More than £11,000 has been donated to 11 Channel Island charities, schools and organisations with an aim to protect the local environment as part of The Channel Islands Co-operative Society’s Eco fund.
The Eco fund is now in its 11th year and aims to support projects across the Channel Islands which have an environmental focus.
The Society is committed to reducing its impact on the environment and is working on a number of projects to do so. This includes reducing single use plastic through a number of initiatives, installing electric vehicle charge points in Jersey and reducing energy consumption in stores.
Benefitting from the fund this year in Jersey are Samarès School, Durrell Wildlife Conservation Trust, Jersey Trees for Life, Jersey Heritage, Save our Shoreline Jersey and the Acorn Woodshack. The fund awarded a total of £5,886.36 between the six organisations.
In Guernsey, the charities that benefited are Edible Guernsey, ‘The Gatehouse’ – Victorian Walled Kitchen Garden, SHARE Education Service, Little Bears Nature Preschool and Guernsey Hedgehog Rescue Centre. A total of £5,450 was donated to Guernsey-based projects.
Jersey Trees for Life was awarded £1,000 which will be used to plant 5,000 whips (small hedgerows) around the island during the next season. The organisation aims to have one continuing living corridor in Jersey which will keep wildlife safe from traffic and prey. The Jersey Trees for Life Hedgerow campaign is now in its 12th year.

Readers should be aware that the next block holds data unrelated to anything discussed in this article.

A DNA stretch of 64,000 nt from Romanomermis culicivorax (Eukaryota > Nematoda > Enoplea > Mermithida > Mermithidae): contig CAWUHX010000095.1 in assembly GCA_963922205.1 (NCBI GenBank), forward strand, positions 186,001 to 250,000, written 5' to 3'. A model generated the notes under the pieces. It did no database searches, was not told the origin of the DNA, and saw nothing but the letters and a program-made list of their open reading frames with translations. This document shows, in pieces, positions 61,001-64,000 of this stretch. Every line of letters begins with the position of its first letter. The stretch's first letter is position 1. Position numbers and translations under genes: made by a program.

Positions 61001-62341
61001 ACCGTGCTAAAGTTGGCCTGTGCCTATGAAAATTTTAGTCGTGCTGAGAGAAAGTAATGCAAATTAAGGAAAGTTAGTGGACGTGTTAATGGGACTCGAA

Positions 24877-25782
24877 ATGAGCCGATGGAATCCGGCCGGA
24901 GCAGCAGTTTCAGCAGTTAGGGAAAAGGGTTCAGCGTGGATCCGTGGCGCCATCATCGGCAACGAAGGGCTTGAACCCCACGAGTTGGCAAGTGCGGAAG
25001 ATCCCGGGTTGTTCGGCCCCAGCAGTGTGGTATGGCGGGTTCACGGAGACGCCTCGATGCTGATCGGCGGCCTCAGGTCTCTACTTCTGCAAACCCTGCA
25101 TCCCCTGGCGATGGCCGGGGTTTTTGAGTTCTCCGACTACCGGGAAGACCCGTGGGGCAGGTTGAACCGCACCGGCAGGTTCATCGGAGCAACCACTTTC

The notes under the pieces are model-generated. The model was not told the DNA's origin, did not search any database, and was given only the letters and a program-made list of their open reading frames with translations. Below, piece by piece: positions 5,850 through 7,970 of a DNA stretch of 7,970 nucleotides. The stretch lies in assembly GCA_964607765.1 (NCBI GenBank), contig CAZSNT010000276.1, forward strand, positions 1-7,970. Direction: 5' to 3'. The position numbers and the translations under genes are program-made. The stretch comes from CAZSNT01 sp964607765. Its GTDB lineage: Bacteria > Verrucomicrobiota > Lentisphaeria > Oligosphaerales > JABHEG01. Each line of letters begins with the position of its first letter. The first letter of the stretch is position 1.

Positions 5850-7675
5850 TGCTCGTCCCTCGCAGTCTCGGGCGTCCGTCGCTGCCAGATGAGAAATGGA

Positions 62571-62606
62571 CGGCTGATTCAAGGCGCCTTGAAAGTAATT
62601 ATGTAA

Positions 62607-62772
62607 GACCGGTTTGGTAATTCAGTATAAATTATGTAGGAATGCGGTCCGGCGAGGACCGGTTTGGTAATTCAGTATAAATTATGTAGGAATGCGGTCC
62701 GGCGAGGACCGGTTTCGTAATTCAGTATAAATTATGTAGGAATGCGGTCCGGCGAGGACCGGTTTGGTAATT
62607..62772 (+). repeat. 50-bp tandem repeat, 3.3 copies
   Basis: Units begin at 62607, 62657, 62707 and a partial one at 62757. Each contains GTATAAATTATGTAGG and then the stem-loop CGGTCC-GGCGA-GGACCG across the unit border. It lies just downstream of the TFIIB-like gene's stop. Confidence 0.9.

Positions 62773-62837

Beverley Dallas-Chapman, Senior Community Fundraiser for the charity, said: “We are delighted to receive money from the Eco fund. The money will allow us to continue our work around the island with our Hedgerow Campaign.
“We are trying to create a living corridor around the island so that the wildlife is able to travel freely about Jersey, away from the busy roads. These corridors are also habitats for much of the island’s wildlife and insects. We will begin planting again early November, starting at Sorel, in St John, before moving to Grouville.”
SHARE Education Service received £1,500 which will be used to provide young people with sustainable menstrual products, with an aim of reducing the amount of single-use sanitary pads and tampons. SHARE visit schools and colleges in Guernsey to teach young people about puberty and how to cope with ‘growing up’.
Kate Corcoran, Health Educator for SHARE, said: “As nurses we are keen to ensure that our young people are taught about the availability of sustainable menstrual products such as washable pads, reusable applicators and menstrual cups.
“We believe there is no better way to be educated about alternative products than to be given a starter kit along with their peers in a positive encouraging environment. We are absolutely delighted with the donation from the Society’s Eco fund and intend to make sure the money is spent wisely in order to share this exciting initiative as widely as possibly.”
Mark Cox, the Society’s acting Chief Executive Officer, said: “The Society’s Eco fund has been a huge success since its launch in 2011 and we are delighted to award more projects with funds again this year, in the hope of protecting our local environment.
“It’s fantastic to be able to support a number of initiatives across the Channel Islands and we look forward to seeing the projects come to life.”